The 63 LHDs were divided into two groups based on their accreditation readiness status. The status of the two groups varied widely. Five LHDs were either accredited or in-review of accreditation. Key informant interviews were conducted with this group. The second group, or general group, was comprised of LHDs who answered an online readiness survey. Approximately a third of the general group was split into three distinct sub-groups: 1) indecisive in pursuing PHAB accreditation; 2) will pursue PHAB accreditation but have not yet initiated any actions; and, 3) will not pursue PHAB accreditation.
The knowledge of the two groups was congruent. At least 50% of respondents reported collaborating with local health organizations within their community to conduct a Community Health Assessments (CHAs) and Community Health Improvement Plans (CHIPs) within the last five years. Furthermore, at least 75% of respondents reported obtaining PHAB information from both the PHAB organization and from other health departments.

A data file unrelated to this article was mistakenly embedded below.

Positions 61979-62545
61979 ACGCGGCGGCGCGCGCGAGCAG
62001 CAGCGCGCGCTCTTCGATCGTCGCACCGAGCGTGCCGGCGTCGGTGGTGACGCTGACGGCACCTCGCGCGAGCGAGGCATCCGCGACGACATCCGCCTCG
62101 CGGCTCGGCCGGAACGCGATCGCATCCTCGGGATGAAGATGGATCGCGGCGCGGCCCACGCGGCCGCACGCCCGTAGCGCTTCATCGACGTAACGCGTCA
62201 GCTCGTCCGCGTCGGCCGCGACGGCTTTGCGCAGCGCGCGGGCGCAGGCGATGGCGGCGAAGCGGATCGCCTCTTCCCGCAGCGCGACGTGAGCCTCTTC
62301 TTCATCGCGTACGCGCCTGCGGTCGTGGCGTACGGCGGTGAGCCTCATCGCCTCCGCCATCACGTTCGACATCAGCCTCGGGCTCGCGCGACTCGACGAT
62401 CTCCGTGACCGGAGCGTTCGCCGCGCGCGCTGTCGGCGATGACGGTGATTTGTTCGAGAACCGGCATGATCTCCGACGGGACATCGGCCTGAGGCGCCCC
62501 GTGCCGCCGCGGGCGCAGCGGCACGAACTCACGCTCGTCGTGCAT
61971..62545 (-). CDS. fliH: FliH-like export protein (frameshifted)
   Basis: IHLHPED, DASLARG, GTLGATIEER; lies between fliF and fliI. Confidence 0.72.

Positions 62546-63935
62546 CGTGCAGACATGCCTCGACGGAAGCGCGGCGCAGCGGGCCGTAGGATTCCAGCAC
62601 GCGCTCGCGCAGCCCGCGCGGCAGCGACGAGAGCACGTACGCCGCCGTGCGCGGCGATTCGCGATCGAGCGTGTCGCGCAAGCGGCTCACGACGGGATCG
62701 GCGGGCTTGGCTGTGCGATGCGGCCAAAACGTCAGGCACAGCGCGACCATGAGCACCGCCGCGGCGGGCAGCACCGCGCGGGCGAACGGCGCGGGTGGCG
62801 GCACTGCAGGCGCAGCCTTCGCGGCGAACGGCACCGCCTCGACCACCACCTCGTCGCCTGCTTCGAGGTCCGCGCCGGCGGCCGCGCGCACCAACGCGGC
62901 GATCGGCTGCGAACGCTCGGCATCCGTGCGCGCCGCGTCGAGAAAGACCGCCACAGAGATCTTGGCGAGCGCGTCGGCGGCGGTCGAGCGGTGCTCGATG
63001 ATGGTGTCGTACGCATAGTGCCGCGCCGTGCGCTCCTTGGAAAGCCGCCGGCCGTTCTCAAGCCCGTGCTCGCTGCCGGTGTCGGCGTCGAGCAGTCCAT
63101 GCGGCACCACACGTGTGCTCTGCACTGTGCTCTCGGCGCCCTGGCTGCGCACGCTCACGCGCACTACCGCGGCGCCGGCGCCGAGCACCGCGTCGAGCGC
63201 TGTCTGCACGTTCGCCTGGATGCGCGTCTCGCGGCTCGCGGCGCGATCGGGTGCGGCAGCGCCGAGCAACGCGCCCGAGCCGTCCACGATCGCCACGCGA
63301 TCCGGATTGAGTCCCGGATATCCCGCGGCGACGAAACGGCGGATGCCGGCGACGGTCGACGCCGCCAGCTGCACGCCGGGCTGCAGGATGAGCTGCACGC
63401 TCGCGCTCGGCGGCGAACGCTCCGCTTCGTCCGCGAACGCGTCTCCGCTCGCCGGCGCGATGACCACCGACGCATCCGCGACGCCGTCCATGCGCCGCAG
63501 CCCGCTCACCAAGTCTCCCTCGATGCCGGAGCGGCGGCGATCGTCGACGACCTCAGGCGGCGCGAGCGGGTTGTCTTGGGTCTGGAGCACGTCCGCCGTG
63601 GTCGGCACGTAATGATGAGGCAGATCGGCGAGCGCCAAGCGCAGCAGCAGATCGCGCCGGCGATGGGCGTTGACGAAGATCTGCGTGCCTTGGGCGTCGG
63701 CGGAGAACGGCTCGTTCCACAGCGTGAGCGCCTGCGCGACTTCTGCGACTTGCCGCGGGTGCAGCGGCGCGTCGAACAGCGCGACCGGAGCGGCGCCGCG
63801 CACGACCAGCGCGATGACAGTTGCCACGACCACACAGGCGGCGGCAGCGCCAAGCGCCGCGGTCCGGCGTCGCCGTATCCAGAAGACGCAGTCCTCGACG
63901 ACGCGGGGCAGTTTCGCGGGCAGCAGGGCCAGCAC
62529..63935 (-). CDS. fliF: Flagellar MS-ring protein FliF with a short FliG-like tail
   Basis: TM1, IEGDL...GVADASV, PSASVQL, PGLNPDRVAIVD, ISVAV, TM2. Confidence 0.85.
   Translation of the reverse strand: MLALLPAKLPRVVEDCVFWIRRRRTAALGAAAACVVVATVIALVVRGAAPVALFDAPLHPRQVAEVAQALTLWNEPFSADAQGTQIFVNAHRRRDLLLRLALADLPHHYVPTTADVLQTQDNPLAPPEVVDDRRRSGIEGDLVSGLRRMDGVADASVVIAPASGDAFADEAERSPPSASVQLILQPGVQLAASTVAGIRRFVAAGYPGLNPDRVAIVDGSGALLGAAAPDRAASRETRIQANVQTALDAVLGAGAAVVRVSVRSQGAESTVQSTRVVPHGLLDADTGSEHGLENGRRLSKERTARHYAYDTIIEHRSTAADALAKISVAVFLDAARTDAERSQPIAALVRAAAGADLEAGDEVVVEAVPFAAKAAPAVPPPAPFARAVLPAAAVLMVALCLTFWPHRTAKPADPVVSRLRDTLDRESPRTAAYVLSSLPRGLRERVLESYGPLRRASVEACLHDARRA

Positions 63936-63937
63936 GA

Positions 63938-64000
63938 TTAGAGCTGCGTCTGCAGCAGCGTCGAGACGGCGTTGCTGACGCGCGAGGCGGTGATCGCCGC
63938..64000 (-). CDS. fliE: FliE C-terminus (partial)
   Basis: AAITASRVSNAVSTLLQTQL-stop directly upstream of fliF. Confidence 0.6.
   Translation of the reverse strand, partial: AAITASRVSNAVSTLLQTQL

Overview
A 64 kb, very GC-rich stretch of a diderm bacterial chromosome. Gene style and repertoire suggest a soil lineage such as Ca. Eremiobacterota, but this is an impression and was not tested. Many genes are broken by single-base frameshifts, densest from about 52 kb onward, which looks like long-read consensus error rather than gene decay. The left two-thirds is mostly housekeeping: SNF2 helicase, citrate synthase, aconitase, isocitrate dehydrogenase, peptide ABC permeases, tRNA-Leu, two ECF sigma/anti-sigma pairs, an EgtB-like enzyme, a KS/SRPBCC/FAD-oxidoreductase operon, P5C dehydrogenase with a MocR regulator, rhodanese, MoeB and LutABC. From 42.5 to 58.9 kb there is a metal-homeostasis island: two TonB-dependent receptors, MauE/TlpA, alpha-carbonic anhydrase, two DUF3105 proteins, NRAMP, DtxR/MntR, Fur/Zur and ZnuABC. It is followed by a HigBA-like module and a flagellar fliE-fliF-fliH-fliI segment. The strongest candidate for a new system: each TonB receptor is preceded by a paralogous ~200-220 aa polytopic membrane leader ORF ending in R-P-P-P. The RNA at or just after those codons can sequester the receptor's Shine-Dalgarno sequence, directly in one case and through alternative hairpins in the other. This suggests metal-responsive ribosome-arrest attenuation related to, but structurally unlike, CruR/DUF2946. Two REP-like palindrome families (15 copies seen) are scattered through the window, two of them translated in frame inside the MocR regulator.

The attitude between the two groups ranged considerably, especially in allocating resources to pursue accreditation. A second subset explored the likelihood of PHAB accreditation becoming mandatory within the next 10 years. This subset also varied greatly. Key informants reported obtaining and allocating soft and hard resources as practical means to pursue accreditation. However, the general group reported limitations in monetary, time, and labor resources as three deterring factors in pursuing PHAB accreditation. In addition, the majority of key informants reported the likelihood of PHAB accreditation becoming mandatory within the next 10 years as somewhat unlikely to unlikely. Conversely, the majority of the general group reported somewhat likely to likely. Both groups were analogous in reporting an increase in potential funding; an increase in efficiency in their services to their community; and, an increase in credibility from the community as the main three supporting factors to pursue PHAB accreditation.